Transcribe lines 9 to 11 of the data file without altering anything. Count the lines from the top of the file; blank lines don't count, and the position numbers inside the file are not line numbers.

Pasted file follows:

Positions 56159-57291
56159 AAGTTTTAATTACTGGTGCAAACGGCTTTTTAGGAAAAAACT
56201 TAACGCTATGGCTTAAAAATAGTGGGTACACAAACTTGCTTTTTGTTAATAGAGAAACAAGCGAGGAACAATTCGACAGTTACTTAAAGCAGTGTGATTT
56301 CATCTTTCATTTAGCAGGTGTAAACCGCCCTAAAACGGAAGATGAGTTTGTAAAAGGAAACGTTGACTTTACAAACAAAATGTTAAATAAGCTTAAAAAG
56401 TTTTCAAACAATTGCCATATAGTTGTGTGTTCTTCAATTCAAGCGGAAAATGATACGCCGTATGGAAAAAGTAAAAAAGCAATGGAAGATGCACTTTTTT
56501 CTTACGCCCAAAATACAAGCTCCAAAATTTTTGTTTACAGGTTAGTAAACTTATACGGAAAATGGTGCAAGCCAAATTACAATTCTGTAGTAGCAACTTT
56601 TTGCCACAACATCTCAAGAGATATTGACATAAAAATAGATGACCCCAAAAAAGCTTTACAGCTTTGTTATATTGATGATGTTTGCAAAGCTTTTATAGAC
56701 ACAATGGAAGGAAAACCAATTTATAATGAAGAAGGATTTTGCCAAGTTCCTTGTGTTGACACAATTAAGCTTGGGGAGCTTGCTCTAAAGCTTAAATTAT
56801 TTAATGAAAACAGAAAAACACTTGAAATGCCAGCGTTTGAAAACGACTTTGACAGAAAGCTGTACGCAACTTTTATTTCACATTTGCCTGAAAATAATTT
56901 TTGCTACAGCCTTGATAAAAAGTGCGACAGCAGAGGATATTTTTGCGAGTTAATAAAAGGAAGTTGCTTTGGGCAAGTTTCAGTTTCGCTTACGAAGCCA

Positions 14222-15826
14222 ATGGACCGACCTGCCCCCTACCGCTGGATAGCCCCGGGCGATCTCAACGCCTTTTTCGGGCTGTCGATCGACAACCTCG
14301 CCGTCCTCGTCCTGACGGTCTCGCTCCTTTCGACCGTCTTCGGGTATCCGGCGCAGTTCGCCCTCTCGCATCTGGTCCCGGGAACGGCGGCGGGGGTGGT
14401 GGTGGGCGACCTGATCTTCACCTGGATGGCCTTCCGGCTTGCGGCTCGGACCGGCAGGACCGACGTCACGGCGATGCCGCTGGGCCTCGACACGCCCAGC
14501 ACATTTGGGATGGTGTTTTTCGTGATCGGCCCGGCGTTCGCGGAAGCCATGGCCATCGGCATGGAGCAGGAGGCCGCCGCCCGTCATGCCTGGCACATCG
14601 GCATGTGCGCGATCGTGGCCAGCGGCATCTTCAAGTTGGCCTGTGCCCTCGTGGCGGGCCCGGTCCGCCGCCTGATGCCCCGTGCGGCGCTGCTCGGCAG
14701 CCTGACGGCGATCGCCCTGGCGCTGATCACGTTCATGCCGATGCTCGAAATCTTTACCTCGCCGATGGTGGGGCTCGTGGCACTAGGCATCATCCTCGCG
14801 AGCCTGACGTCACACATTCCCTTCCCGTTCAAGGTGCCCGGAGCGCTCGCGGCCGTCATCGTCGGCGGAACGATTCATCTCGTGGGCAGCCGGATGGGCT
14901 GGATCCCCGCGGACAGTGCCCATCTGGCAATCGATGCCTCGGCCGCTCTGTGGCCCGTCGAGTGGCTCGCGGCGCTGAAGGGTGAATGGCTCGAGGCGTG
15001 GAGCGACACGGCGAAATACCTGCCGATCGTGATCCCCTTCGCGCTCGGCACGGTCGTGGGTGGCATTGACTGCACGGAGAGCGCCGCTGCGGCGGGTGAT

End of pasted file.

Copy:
56801 TTAATGAAAACAGAAAAACACTTGAAATGCCAGCGTTTGAAAACGACTTTGACAGAAAGCTGTACGCAACTTTTATTTCACATTTGCCTGAAAATAATTT
56901 TTGCTACAGCCTTGATAAAAAGTGCGACAGCAGAGGATATTTTTGCGAGTTAATAAAAGGAAGTTGCTTTGGGCAAGTTTCAGTTTCGCTTACGAAGCCA

Positions 14222-15826